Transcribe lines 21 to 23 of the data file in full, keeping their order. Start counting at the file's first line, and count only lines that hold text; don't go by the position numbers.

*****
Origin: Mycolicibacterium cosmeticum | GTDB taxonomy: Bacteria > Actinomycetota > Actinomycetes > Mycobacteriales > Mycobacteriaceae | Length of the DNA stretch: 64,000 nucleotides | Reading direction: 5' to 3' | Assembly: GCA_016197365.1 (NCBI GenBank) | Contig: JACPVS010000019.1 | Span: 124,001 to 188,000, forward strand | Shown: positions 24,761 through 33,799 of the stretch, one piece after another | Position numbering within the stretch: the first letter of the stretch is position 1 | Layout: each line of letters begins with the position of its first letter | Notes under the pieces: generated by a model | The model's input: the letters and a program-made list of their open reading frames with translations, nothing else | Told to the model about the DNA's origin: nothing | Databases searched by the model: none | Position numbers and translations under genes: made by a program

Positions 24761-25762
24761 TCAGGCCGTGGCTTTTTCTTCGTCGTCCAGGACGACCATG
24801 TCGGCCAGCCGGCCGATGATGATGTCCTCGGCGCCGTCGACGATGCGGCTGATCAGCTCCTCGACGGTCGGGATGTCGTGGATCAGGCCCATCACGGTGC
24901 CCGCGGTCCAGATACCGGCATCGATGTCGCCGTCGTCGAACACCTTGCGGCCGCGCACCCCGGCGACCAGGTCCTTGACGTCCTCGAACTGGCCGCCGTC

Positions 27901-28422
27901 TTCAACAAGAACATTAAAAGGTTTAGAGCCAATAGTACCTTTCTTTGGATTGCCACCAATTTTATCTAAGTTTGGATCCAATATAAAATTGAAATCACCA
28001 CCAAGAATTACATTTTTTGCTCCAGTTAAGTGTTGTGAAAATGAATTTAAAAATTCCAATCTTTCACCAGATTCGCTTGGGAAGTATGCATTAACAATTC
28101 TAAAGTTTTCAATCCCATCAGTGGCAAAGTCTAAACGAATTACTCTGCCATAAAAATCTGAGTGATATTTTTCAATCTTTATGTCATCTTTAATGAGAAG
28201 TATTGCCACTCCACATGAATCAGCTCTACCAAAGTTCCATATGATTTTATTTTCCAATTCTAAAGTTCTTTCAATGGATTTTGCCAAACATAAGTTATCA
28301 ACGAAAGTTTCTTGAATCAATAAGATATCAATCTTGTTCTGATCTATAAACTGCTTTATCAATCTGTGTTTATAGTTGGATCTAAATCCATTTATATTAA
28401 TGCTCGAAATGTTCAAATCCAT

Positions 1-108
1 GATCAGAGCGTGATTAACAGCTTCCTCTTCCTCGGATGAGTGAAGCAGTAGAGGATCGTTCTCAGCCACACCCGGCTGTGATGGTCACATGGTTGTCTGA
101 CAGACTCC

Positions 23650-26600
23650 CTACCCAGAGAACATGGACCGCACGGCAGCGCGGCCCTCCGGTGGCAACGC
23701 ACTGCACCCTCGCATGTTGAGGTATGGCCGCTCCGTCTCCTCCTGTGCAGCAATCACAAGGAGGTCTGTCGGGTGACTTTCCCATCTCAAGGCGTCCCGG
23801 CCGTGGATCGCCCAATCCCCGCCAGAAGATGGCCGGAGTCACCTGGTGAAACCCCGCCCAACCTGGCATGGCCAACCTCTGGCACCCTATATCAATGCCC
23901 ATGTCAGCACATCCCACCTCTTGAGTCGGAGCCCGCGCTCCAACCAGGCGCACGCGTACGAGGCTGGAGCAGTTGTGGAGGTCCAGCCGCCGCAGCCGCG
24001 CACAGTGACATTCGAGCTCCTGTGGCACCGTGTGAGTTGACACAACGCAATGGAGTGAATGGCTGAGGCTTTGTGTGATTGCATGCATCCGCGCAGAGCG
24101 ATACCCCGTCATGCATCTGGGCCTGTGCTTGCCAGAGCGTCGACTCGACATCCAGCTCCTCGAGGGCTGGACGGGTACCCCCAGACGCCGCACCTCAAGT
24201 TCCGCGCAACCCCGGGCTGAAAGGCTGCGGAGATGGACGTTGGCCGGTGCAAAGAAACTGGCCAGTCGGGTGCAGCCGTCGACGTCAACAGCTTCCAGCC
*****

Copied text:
24001 CACAGTGACATTCGAGCTCCTGTGGCACCGTGTGAGTTGACACAACGCAATGGAGTGAATGGCTGAGGCTTTGTGTGATTGCATGCATCCGCGCAGAGCG
24101 ATACCCCGTCATGCATCTGGGCCTGTGCTTGCCAGAGCGTCGACTCGACATCCAGCTCCTCGAGGGCTGGACGGGTACCCCCAGACGCCGCACCTCAAGT
24201 TCCGCGCAACCCCGGGCTGAAAGGCTGCGGAGATGGACGTTGGCCGGTGCAAAGAAACTGGCCAGTCGGGTGCAGCCGTCGACGTCAACAGCTTCCAGCC